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I’m not sure how I discovered this awesome collection of packaging templates but I’m glad I did! Some professor or student at a japanese univeresity was nice enough to share all their packaging templates with the world! These are a few of my favorites and you can see all of them on their website . Every situation is covered! You sell Bon Bons?
This little ringlet scarf made out of old t-shirts is so fun for fall! There’s no sewing involved (hallelujah!), and you can make it while sitting in front of the TV in less time than it takes to watch a really good, trashy show on E. Since I have an abundance of orange and blue Auburn shirts (and we go to a lot of the crisp, fall football games) I decided to go with Auburn colors. This scarf goes together so fast and is basically free to make – it’s perfect to wear in support of your favorite team!
1. Citra-Solv. They have an incredible website with product info, art stuff, oder info, go here .
So, it's been a while since I've made anything Craftster-worthy, but my husband and I busted out the Dremel tool a few days ago and we made this: It's a pair of curtains made out of old Kodachrome slides! I'm really interested in photography, and will buy old cameras in antique and thrift stores in order to develop film that's inside of it.
This is what you need: 1 Ikea RIBBA shadow box - $10 98 white LEDs - $7-10 (buy in bulk on ebay) 98 1KOhm resistors - $3 1 Arduino (or an ATMega168/ATMega328 and extra hardware - 5V regulator, crystal, etc) - $7 (for standalone chip and extra hardware) or $30 for arduino USB board 3 ULN2003A Driver ICs - $1.89 at Digikey 3 HCF4094 shift registers - $1.44 at Digikey 1 Barrel-plug connector - $0.38 at Digikey 2 Buttons - scavenged from old electronics 1 6V or 7V DC wall wart - scavenged from old electronics, or ~$4 online 1 sheet colored paper (used for a hint of color around the border) 1 9" square piece of cardboard (used to hold LEDs in place) 1 cereal box (cut up to make light baffles - see step 3) 1 black garbage bag 2 printed transparencies (see attached pdf on step 2) - $1 1 protoboard for microcontroller, driver ICs, etc. - $5 Total cost: around $44 (using standalone ATMega168) or $67 (if you buy a full Arduino)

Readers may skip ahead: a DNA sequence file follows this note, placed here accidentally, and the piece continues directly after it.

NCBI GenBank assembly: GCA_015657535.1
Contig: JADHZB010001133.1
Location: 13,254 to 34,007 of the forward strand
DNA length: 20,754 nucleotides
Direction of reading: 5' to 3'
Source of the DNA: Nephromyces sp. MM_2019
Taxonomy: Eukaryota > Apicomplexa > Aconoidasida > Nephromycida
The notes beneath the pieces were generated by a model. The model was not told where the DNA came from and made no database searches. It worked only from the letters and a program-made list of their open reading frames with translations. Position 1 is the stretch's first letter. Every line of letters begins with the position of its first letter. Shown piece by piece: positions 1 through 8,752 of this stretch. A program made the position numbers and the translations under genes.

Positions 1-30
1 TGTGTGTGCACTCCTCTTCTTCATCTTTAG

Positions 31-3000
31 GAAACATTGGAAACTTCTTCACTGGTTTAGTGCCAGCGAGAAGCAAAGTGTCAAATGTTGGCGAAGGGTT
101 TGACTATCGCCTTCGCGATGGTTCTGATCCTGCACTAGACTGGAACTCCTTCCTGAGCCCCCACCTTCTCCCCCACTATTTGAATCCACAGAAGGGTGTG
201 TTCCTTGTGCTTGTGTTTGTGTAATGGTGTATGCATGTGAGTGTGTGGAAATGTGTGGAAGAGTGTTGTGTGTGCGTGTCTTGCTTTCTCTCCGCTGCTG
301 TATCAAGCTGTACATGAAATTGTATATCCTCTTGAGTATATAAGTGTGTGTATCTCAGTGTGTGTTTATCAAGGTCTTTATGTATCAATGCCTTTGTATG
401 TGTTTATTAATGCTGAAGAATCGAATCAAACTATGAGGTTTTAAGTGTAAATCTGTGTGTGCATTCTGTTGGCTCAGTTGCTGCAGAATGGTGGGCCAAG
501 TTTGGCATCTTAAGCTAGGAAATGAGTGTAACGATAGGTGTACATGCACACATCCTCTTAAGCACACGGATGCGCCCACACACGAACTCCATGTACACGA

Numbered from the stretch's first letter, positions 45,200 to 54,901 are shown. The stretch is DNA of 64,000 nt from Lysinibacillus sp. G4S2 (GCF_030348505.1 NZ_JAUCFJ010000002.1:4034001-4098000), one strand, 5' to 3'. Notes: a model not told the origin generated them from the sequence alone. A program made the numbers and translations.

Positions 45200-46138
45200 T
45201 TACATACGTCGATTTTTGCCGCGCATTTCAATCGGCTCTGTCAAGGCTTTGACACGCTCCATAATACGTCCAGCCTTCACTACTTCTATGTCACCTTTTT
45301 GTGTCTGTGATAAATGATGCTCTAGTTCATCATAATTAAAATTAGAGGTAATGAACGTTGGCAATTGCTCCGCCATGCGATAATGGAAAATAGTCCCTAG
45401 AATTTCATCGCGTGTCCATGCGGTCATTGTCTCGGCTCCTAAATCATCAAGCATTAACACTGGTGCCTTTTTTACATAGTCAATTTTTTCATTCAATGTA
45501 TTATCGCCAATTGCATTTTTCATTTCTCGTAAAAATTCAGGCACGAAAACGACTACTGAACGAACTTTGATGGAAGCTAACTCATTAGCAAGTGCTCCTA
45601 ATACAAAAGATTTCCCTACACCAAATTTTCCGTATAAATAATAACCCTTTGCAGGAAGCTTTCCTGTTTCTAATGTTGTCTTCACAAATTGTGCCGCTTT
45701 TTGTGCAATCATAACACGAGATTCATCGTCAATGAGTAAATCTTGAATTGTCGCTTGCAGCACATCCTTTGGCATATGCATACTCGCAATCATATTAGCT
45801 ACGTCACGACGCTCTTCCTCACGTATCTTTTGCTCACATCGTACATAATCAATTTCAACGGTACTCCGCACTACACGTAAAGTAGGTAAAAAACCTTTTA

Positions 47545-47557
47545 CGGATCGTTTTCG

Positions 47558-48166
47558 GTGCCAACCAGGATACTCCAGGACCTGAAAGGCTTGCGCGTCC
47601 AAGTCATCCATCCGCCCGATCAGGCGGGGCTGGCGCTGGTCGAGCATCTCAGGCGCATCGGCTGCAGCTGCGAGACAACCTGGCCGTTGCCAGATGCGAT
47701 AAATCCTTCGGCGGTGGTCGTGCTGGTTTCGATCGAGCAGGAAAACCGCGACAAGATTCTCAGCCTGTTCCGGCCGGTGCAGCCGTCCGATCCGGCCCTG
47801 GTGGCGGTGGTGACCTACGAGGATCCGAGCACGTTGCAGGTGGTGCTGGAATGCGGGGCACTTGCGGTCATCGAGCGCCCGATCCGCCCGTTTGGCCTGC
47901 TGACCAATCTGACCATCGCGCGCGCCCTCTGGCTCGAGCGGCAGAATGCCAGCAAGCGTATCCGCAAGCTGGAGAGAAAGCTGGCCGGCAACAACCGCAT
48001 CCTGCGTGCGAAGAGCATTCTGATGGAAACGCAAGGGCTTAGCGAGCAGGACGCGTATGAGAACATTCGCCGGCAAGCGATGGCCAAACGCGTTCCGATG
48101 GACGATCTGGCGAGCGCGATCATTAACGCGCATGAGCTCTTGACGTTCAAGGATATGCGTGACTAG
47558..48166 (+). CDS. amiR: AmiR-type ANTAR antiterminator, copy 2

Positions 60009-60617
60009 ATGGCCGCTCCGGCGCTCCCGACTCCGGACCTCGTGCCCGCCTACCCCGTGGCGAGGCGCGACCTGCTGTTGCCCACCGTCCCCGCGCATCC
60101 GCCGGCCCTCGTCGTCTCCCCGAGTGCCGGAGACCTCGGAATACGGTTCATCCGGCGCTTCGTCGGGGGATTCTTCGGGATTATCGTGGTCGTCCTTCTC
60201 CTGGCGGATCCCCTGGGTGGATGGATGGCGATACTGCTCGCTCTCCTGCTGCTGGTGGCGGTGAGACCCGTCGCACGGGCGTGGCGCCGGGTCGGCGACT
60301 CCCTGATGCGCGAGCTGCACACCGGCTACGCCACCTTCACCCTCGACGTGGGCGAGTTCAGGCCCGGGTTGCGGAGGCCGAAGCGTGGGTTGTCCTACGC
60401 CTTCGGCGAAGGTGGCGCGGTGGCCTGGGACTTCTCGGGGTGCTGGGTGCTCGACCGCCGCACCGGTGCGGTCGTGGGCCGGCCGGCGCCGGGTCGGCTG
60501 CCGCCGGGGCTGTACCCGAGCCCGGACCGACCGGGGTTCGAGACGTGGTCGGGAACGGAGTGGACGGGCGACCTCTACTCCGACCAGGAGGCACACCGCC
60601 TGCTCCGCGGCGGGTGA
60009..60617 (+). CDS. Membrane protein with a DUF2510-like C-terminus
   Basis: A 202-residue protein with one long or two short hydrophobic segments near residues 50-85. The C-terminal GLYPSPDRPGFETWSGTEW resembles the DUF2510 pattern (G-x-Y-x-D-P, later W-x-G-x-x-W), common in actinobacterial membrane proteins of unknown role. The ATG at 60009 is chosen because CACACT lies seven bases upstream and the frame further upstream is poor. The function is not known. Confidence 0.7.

My brother-in-law just returned home from a mission in Brazil last week & brought his sisters these adorable rosette necklaces... I instantly fell in love! Thanks for modeling Emily:)
Finally, as promised, the tutorial! Yes, it really did take me two days to get this ready. I hope you enjoy it. Be sure to create a FREE studio on eWillow.com and upload photos of your cakes when you are finished. You can even sell them, too!
When I came across the idea to microwave Ivory soap on The Cyber School Mom Diary’s fantastically comprehensive Supermegatotally Thrilladelic Not Bummer Summer list, I was instantly intrigued. “What happens when you microwave Ivory soap?” I asked. “Try it and see!” Chrissi told me.
You know that I save toilet paper rolls. They can be made into so many things — mummies , rockets , Uncle Sam hats , flower party favors ………………. even cute pillow boxes perfect for a little favor! Fold in one side of the end. Then fold in the other side.
I don’t know what it’s like in your neighborhood, but when I step outside here in Oakland, I sense it right away: Fall is in the air! I’m lucky enough to have a few turning trees on my street, so I don’t miss out entirely on the brilliant autumn colors I remember from growing up in NH. Speaking of brilliant autumn colors, I’m thrilled to share this stunning maple leaf rose bouquet DIY from a fellow Kate — clay, fiber and paper artist Kate Hust . Kate first learned how to make these a few years ago from a retired art teacher in her community, and now they’ve become an annual tradition when fall rolls around. Her instructor taught her to wrap the leaves really tight, so they looked like rose buds, but Kate has modified the technique a bit to suit her own tastes: She likes to find the really big leaves and make them with large open “petals.” She’s clearly perfected the craft, and I’m so happy that she’s decided to pass the tradition on to us.
Note: If you like this idea, be sure to check out how to make paper ruffles to add to your envelopes ! Super quick and easy tutorial for you today. I have a drawer full of these and use them for everything - bills, letters, you name it...my mom does too, actually!
After much demand, I am finally starting a new feature on my blog: I call it Eco Kids Craft, which is a fancy name for craft tutorials made of recycled materials. The main purpose of these tutorials is to guide parents and educators through the phases of some easy craft activities that encourage recycling, creativity and making with what you have. If you have been following my blog you should know that I tend not to put an emphasis on the final product, but rather on the process and the exploration.
I fell in love with sculpting with paper mache during my first project five years ago. However, I never really found a recipe that was worth the time and effort and mess that it took to get what I wanted. As a result, I used Celluclay for most projects. However, I recently stumbled upon an incredible blog called, Ultimate Paper Mache where Jonni (the artist and blogger) shares all sorts of tips, tutorials and recipes to help anyone on their way to successfully paper mache-ing. I am blown away by what Jonni can create, but I was especially grateful for the recipe she shared on how to make your own paper mache clay.